There is a substantial difference between the headphone maker: “skull candy” and the query “halloween candy shaped like a skull”. (I realize Skullcandy is really only one word, but the spaced variation is one I would add into my account to allow for better optimization).
Ok, so why not just utilize negatives for the BMM term +skull +candy? Boom, problem solved.
Here’s the problem I have with that thought.
You can’t distinguish, for bidding and optimization purposes, between the more “branded” P Match queries you receive, and the multitude of impressions you would get for the BMM Match queries. You are forced to treat all queries (both clicked on and non-clicked) the same, with your BMM query. Since you are dealing with possible quality clicks/impressions and possible completely unrelated clicks/impressions, you are putting yourself at a severe disadvantage for further optimization. You will end up getting far worse CTR for P Match queries within your single BMM Keyword than you would if you split out the P Match and were able to optimize and SQR them separately.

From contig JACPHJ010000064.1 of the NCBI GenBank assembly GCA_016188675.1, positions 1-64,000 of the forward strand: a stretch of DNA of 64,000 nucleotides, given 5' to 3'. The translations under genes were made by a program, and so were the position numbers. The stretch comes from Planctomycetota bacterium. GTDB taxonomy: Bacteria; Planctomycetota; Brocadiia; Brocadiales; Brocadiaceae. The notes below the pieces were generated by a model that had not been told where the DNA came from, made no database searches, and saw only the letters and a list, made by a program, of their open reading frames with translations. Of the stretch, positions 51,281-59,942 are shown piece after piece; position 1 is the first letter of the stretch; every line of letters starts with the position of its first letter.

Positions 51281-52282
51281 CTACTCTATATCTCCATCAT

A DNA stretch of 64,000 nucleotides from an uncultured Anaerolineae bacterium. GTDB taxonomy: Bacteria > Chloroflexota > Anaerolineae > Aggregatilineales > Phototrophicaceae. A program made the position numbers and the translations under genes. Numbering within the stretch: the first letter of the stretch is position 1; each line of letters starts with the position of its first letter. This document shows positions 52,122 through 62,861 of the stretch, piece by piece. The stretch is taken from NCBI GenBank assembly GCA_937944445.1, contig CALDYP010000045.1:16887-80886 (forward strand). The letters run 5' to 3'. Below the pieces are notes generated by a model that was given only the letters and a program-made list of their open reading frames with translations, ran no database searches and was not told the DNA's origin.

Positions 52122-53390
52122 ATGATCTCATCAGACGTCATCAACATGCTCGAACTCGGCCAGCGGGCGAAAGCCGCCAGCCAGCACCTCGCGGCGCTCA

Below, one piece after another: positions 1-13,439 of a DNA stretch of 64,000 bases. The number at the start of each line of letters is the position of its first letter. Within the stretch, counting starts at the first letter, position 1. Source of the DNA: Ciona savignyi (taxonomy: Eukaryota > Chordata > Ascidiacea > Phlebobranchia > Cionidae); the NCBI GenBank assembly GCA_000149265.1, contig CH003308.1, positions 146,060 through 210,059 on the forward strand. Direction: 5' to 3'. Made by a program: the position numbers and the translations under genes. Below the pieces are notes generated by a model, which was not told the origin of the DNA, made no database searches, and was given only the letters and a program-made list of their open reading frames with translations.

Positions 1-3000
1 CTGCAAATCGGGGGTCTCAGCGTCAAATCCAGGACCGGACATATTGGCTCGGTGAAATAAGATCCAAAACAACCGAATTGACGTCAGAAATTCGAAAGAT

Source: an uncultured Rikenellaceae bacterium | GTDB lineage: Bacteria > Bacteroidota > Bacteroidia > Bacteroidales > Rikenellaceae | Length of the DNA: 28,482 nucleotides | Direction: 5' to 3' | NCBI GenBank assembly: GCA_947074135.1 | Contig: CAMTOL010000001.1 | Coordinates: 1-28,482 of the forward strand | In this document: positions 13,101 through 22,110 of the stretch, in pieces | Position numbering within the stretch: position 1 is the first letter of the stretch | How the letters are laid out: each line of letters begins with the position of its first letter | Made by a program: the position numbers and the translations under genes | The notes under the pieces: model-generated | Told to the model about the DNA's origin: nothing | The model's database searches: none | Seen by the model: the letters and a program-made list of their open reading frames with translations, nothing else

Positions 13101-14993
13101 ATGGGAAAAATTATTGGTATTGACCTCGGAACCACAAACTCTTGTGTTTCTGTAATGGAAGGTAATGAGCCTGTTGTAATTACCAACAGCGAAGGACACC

For those reasons, I utilize all three main match types (BMM, P, E) using tiered bidding or separate ad groups with mirrored negatives to eliminate this main concern (see more on mirrored negatives in point 3).
✓Some Multi-Word Keyword Phrases
This logic is similar to the Brand Name above. For Multi-Word Brand Names, I will go out on a limb and say I always think P Match should be involved in the strategy. The non-branded terms are slightly less obvious and require common sense. The same rule applies here though. Let me give an example:
Let’s say you sell children’s playhouses. You bid on the term “play house” to capture those actually intending to include the P match term “play house” in rather than any variation of keyword including the word +play and the word +house. I.e., “What are games for my children to play in the house” “rainy day play games for in the house” blah blah, the long tail terms are nearly endless for BMM query variations of +play and +house that are completely unrelated to an actual “play house”.